Crupi et al. (2009) offered formal renditions (D* and R*, in our notation) of the experimental scenario (D) and the response set (R) that were consistent with the classical reading of the task (so they argued on the basis of textual evidence). Thus no data or response mismatch was invoked, in our current terms. Crupi et al., submitted, instead, that the relevant norms of reasoning had been misapplied in the standard interpretation: far from contradicting the benchmark theory, the appropriate formal counterpart r* of the participants' modal response r in pseudodiagnosticity experiments turns out to be actually optimal for a Bayesian agent (given D*). Tweeney et al. (2010), in turn, criticized this conclusion. However, they outlined themselves a further novel theoretical analysis of the task and did not try to revive the once popular interpretation of the phenomenon in its original form. To the extent that the latter is now judged inadequate by all parties involved, at least some theoretical progress was made whatever the outcome of this debate.
According to a seductive argument, debates on the (ir)rationality of participants' responses are better left out of the psychologist's outlook for they would invariably led her to plod on the shaky ground of arbitration. We have challenged this assumption by means of three key examples. The selection task, the conjunction fallacy and pseudodiagnosticity have been extensively investigated in the psychology of reasoning, and all raised lively controversies about human rationality. Yet, issues of arbitration hardly played any substantive role. Once properly reconstructed, the relevant problem was not whether it is rational to depart from the implications of allegedly compelling normative theories such as logic or probability theory. Instead, much of the research done with these classical paradigms was focussed on whether and how those implications could connect with observed behavior given that data mismatch, response mismatch or norm misapplication may have occurred.
Arbitration between competing norms of reasoning is central to certain areas of philosophy but remains marginal in psychological research, and for good reasons, loosely related to the so-called is/ought divide: arbitration does require specific forms of argumentation that lie outside the usual scope of empirical research (see, e.g., Schurz, 2011; Pettigrew, 2013). Concerns of data mismatch, response mismatch and norm misapplication, on the contrary, are amenable to independent scrutiny in purely descriptive terms (be that at the empirical or theoretical level). Sometimes earlier charges of irrationality and biased reasoning survived increasingly stringent demands of this kind (the conjunction fallacy is a case in point), sometimes not (pseudodiagnosticity illustrates). Either way, a significant amount of theoretical and/or experimental insight has been achieved. We conclude that normative concerns about diagnoses of (ir)rationality can retain a legitimate and constructive role for the psychology of reasoning.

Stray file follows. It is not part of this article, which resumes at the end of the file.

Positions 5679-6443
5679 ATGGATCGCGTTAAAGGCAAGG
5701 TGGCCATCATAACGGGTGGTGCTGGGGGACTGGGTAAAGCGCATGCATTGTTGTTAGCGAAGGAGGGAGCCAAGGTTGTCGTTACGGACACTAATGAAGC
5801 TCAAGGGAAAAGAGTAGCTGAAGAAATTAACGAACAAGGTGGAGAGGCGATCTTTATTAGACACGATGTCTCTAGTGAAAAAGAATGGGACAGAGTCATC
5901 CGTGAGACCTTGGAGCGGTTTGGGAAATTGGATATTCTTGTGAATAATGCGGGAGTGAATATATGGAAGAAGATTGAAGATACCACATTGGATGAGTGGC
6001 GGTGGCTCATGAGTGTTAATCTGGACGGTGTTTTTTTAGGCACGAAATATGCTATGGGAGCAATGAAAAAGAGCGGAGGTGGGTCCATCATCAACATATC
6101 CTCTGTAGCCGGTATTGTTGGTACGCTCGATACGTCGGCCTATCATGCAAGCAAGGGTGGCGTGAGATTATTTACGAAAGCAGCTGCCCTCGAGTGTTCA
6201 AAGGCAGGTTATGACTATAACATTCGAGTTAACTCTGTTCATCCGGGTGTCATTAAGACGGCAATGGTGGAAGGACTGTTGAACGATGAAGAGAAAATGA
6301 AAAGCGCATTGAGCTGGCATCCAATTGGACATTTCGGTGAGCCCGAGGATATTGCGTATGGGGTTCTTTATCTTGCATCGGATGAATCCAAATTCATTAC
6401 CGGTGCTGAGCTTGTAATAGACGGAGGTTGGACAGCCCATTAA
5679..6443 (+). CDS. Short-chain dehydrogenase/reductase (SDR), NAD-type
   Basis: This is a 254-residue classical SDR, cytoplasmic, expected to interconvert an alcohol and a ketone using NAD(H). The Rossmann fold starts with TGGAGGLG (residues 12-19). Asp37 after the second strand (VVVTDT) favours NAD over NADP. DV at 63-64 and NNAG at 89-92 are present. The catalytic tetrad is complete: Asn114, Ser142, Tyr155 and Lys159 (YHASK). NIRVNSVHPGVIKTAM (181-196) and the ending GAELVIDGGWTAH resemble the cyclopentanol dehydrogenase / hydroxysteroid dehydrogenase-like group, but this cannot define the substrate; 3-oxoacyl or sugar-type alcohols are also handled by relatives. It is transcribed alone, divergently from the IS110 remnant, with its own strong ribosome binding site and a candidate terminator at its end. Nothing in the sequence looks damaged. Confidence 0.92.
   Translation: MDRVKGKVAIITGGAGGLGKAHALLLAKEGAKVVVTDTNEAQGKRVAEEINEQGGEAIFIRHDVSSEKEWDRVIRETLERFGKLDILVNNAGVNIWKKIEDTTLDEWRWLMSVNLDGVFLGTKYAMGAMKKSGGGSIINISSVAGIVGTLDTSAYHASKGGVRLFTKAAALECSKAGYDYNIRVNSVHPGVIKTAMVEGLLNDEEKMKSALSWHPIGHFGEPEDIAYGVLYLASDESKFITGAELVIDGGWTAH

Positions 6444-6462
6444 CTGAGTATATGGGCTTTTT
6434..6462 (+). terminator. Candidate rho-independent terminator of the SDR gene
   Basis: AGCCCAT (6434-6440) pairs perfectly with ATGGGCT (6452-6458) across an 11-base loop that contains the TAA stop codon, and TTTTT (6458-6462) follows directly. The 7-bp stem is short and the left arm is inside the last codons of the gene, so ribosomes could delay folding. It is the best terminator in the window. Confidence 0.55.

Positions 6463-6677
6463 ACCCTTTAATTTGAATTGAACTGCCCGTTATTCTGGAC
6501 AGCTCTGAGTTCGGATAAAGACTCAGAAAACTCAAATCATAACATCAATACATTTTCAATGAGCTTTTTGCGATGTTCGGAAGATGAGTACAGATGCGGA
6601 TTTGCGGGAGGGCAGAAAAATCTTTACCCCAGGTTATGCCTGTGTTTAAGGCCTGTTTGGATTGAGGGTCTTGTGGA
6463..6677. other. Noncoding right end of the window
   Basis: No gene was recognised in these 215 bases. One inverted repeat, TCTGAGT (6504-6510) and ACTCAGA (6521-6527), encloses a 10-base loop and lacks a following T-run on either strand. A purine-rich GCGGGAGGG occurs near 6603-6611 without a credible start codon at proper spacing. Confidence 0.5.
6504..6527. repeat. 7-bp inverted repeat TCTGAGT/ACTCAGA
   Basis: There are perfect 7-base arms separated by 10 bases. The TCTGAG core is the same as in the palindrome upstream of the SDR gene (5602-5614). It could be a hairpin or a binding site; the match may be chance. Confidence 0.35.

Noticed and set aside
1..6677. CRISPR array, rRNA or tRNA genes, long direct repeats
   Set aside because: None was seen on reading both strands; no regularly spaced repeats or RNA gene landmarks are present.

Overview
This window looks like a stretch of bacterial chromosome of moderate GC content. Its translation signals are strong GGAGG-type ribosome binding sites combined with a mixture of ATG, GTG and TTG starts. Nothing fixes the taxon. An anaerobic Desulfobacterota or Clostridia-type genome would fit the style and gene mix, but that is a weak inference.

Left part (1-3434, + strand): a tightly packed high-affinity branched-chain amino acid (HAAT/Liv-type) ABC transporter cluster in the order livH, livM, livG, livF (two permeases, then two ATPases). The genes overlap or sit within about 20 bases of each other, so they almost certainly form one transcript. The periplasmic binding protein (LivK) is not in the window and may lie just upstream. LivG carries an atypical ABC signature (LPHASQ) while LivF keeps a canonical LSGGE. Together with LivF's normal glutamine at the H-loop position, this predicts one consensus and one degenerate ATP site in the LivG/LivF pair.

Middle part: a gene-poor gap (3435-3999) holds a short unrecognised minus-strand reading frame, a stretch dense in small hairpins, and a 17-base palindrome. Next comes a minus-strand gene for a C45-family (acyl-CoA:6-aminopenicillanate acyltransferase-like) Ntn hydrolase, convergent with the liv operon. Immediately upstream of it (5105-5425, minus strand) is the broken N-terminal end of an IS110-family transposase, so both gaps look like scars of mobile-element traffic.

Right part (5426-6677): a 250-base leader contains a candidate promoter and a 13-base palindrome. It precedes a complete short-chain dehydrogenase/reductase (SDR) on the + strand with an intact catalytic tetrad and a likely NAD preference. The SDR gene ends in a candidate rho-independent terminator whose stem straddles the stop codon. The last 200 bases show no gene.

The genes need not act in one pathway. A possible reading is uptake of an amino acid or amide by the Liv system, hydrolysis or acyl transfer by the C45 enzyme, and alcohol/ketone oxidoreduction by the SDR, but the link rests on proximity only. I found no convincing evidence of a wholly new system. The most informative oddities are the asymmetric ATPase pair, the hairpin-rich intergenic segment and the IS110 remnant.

Vincenzo Crupi acknowledges support from the Italian Ministry of Scientific Research (FIRB project Structures and Dynamics of Knowledge and Cognition, Turin unit, D11J12000470001) and from the Deutsche Forshungsgemeinschaft (priority program New Frameworks of Rationality, SPP 1516, grant CR 409/1-1). Vittorio Girotto acknowledges support from the Swiss and Global—Ca' Foscari Foundation and from the Italian Ministry of Scientific Research (PRIN grant 2010-RP5RNM).
1. ^We emphasize that here we are not committed in any way to the idea of T as a “computational model” or a “theory of competence,” as they are often understood. Such a move would risk to blur our current analysis (we concur with Evans and Elqayam, 2011: 277, and others on at least this much). Of course, T will be a formal system—say, classical probability theory. But, according to (i), in order for a diagnosis of irrationality to hold, T has to be taken as having normative force, namely, with an additional overarching claim that a rational agent ought to comply with its principles.
Tentori, K., and Crupi, V. (2012). On the conjunction fallacy and the meaning of and, yet again: a reply to Hertwig, Benz, and Krauss (2008). Cognition 122, 123–134. doi: 10.1016/j.cognition.2011.09.002
Tweeney, R. D., Doherty, M. E., and Kleiter, G. D. (2010). The pseudodiagnosticity trap: should participants consider alternative hypotheses? Think. Reason. 16, 332–345. doi: 10.1080/13546783.2010.525860
Keywords: rationality, reasoning, selection task, pseudodiagnosticity, conjunction fallacy
Citation: Crupi V and Girotto V (2014) From is to ought, and back: how normative concerns foster progress in reasoning research. Front. Psychol. 5:219. doi: 10.3389/fpsyg.2014.00219
Received: 29 November 2013; Accepted: 25 February 2014;
Published online: 13 March 2014.
Edited by:David E. Over, Durham University, UK
Reviewed by:Shira Elqayam, De Montfort University, UK